Last month, online radio staion Worldwide FM teamed up with The Steve Reid Foundation to present a day of programming dedicated to the organisation in order to raise funds.
Launched in 2011 by Gilles Peterson following the death of Reid the foundation helps people working in music who are in crisis, especially those suffering from illness and to support emerging new talent through education and information initiatives.
The recent fundraiser featured some amazing talent including Four Tet, Sarathy Korwar, Bex Burch, Nubya Garcia, Charlie Dark, Ola Szmidt, as well as Peterson hosting a two-hour Jazz Jukebox show where he played tracks requested by donors. The proceeds for the day were split between Help Musicians (UK) and Jazz Foundation (NYC) which help musicians whose work/livelihoods have been greatly affected by the Coronavirus pandemic. They managed to raise £7,568 and bumped this up to £10,000, donating £5000 to both charities. The Maghreban & Idris Rahman, releases an electronic version of Lions Of Judah via Bandcamp with all proceeds going to the cause.
With a new Steve Reid Foundation Day in the pipeline we chat to trustee Nick Woodmansey aka Emanative who released the foundation’s first record ‘The Light Years Of The Darkness’ in 2016.
Hey Nick, hope you’re well? Can you tell us how you got involved in the Steve Reid Foundation and why it’s important to you?
Hey! All is good and well here, all things considered – and thanks.
I actually got involved very early on, back in around 2011. Steve had sadly passed away in April 2010 from throat cancer. The idea of a charity in his name was a very fresh and I’d only heard any mention of it via a tribute mix and interview between Gilles Peterson and Kieran Hebden (Four Tet).
I mentioned an idea to Gilles shortly after this time about doing a version of Steve Reid’s “Lions Of Judah” and doing it in aid of his new charity. We went ahead and did this along with Ahmed Abdullah the original trumpeter and writer of the track. Four Tet did an edit, and we released this on Brownswood / The Steve Reid Foundation. And then not long after this, the charity itself was becoming more of an actual entity and various artists and industry people were invited to join Gilles and get involved as trustees; myself, Gilles’s manager; Simon Goffe; Emily from Brownswood Recordings; Ayian Camcam, Four Tet, Floating Points, Theo Parrish, Charlie Dark etc..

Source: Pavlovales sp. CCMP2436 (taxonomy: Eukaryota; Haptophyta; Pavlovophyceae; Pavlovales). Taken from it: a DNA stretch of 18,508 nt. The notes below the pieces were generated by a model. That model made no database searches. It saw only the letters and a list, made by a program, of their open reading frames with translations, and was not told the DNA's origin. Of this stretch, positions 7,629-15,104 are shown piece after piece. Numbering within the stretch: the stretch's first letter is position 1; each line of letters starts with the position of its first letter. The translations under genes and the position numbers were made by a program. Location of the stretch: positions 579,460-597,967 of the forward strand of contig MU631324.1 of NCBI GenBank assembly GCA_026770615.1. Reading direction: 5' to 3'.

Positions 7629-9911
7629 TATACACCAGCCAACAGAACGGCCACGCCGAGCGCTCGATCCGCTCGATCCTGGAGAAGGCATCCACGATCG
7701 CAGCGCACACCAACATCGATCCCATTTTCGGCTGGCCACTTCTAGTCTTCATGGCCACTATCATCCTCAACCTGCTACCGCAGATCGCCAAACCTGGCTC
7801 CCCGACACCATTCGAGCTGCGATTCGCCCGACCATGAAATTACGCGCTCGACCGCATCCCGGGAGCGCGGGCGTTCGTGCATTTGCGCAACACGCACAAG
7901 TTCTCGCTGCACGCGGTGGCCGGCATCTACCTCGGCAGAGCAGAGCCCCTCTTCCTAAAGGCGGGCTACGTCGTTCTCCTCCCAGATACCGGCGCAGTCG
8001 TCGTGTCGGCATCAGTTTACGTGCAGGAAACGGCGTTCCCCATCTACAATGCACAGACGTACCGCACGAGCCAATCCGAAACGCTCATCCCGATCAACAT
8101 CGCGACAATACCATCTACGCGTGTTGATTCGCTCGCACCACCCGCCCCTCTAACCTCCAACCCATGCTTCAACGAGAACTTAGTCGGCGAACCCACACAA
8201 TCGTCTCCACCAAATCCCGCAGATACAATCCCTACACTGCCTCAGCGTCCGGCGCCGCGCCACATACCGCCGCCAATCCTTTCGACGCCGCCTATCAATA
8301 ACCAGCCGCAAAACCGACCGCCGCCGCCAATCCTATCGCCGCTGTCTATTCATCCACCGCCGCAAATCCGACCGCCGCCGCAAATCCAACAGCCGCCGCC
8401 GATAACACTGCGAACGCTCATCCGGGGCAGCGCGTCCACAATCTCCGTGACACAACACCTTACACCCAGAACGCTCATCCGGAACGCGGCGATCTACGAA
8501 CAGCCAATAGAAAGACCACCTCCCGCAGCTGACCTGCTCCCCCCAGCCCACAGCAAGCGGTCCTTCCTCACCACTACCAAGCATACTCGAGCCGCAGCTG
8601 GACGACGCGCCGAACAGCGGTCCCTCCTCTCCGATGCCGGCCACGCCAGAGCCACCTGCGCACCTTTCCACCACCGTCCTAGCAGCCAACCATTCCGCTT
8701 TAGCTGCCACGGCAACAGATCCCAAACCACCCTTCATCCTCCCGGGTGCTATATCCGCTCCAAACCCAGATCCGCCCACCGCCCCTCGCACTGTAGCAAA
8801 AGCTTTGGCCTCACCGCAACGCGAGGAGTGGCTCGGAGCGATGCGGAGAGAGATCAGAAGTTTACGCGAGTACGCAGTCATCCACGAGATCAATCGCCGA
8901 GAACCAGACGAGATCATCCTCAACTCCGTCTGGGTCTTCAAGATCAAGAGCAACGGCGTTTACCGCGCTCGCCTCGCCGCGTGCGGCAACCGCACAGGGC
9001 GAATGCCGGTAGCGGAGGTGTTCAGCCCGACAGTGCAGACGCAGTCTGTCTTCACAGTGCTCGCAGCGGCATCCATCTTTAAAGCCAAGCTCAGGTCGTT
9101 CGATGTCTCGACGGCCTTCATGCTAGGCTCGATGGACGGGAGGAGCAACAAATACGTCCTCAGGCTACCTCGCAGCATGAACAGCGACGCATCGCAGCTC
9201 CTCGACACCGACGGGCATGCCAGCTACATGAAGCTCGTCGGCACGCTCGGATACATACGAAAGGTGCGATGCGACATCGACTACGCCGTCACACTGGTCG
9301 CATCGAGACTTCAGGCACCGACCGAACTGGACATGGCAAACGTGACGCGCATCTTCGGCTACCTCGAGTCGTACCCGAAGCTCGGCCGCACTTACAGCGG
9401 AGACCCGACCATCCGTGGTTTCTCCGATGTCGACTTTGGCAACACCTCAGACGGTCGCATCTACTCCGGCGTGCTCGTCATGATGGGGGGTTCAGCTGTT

For me, it was an honour to be invited (a bit daunting at first considering the calibre of people involved) and it somehow resonated with me strongly to be involved in something in the music business that aimed to help other artists. I guess deep down and as an (often) struggling musician and producer, to know that I’m actively working to help others is very satisfying, and therefore music doesn’t feel like it’s all just a waste of time when it seems like there is nothing to gain for myself financially or otherwise other than purely for artistic expression and self-satisfaction.
I grew up in a musical household, and my dad played the drums for David Bowie and many others. And despite the fact that the albums he played on are part of most good music collections worldwide, there were years of financial difficulty due to no royalties whatsoever, and this always seemed painfully unfair to me! Musicians who have given so much, shouldn’t be left in a position of struggling to survive.
In my own opinion, the current situation of lockdown highlights an interesting fact; that most musicians make money only from LIVE music. Whilst streaming allows us all to have access to new music at our fingertips, all available to us for free; this has obviously had a disastrous effect on the livelihoods of artists and musicians worldwide. To the younger generation, it is simply an alien concept to pay for music full stop. This obviously devaluates music in general. This IS a big problem and it does need to be tackled and resolved to a more ethical solution. It shouldn’t be that big corporations like Spotify and Apple Music are the only ones gaining from music. The artist’s royalty from streaming is beyond a joke.